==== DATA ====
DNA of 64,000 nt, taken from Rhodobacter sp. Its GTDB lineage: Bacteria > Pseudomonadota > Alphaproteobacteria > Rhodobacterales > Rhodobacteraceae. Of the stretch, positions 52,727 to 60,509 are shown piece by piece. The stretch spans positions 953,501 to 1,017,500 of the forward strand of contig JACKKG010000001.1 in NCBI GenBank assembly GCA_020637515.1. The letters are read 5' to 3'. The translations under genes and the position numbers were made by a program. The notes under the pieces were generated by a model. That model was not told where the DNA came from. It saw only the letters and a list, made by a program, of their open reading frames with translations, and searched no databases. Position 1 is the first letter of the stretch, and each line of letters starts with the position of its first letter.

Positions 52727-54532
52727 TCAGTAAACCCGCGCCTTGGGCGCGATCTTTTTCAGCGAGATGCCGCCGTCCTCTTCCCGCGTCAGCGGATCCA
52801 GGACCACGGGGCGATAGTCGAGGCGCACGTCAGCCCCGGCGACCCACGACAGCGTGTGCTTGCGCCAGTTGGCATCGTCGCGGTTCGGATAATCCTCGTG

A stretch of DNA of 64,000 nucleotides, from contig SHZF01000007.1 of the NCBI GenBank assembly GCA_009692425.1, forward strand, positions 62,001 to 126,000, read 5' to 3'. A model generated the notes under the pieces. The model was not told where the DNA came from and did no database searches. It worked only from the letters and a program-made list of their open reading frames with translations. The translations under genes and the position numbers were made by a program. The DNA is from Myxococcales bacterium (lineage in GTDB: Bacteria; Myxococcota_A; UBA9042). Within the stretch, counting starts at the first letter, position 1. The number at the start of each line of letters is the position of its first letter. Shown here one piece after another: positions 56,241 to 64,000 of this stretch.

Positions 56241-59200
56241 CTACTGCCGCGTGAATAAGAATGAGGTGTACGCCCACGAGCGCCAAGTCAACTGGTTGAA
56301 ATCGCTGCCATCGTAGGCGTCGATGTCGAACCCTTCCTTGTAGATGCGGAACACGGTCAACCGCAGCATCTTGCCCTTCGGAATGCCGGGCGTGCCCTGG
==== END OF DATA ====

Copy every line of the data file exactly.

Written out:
DNA of 64,000 nt, taken from Rhodobacter sp. Its GTDB lineage: Bacteria > Pseudomonadota > Alphaproteobacteria > Rhodobacterales > Rhodobacteraceae. Of the stretch, positions 52,727 to 60,509 are shown piece by piece. The stretch spans positions 953,501 to 1,017,500 of the forward strand of contig JACKKG010000001.1 in NCBI GenBank assembly GCA_020637515.1. The letters are read 5' to 3'. The translations under genes and the position numbers were made by a program. The notes under the pieces were generated by a model. That model was not told where the DNA came from. It saw only the letters and a list, made by a program, of their open reading frames with translations, and searched no databases. Position 1 is the first letter of the stretch, and each line of letters starts with the position of its first letter.

Positions 52727-54532
52727 TCAGTAAACCCGCGCCTTGGGCGCGATCTTTTTCAGCGAGATGCCGCCGTCCTCTTCCCGCGTCAGCGGATCCA
52801 GGACCACGGGGCGATAGTCGAGGCGCACGTCAGCCCCGGCGACCCACGACAGCGTGTGCTTGCGCCAGTTGGCATCGTCGCGGTTCGGATAATCCTCGTG

A stretch of DNA of 64,000 nucleotides, from contig SHZF01000007.1 of the NCBI GenBank assembly GCA_009692425.1, forward strand, positions 62,001 to 126,000, read 5' to 3'. A model generated the notes under the pieces. The model was not told where the DNA came from and did no database searches. It worked only from the letters and a program-made list of their open reading frames with translations. The translations under genes and the position numbers were made by a program. The DNA is from Myxococcales bacterium (lineage in GTDB: Bacteria; Myxococcota_A; UBA9042). Within the stretch, counting starts at the first letter, position 1. The number at the start of each line of letters is the position of its first letter. Shown here one piece after another: positions 56,241 to 64,000 of this stretch.

Positions 56241-59200
56241 CTACTGCCGCGTGAATAAGAATGAGGTGTACGCCCACGAGCGCCAAGTCAACTGGTTGAA
56301 ATCGCTGCCATCGTAGGCGTCGATGTCGAACCCTTCCTTGTAGATGCGGAACACGGTCAACCGCAGCATCTTGCCCTTCGGAATGCCGGGCGTGCCCTGG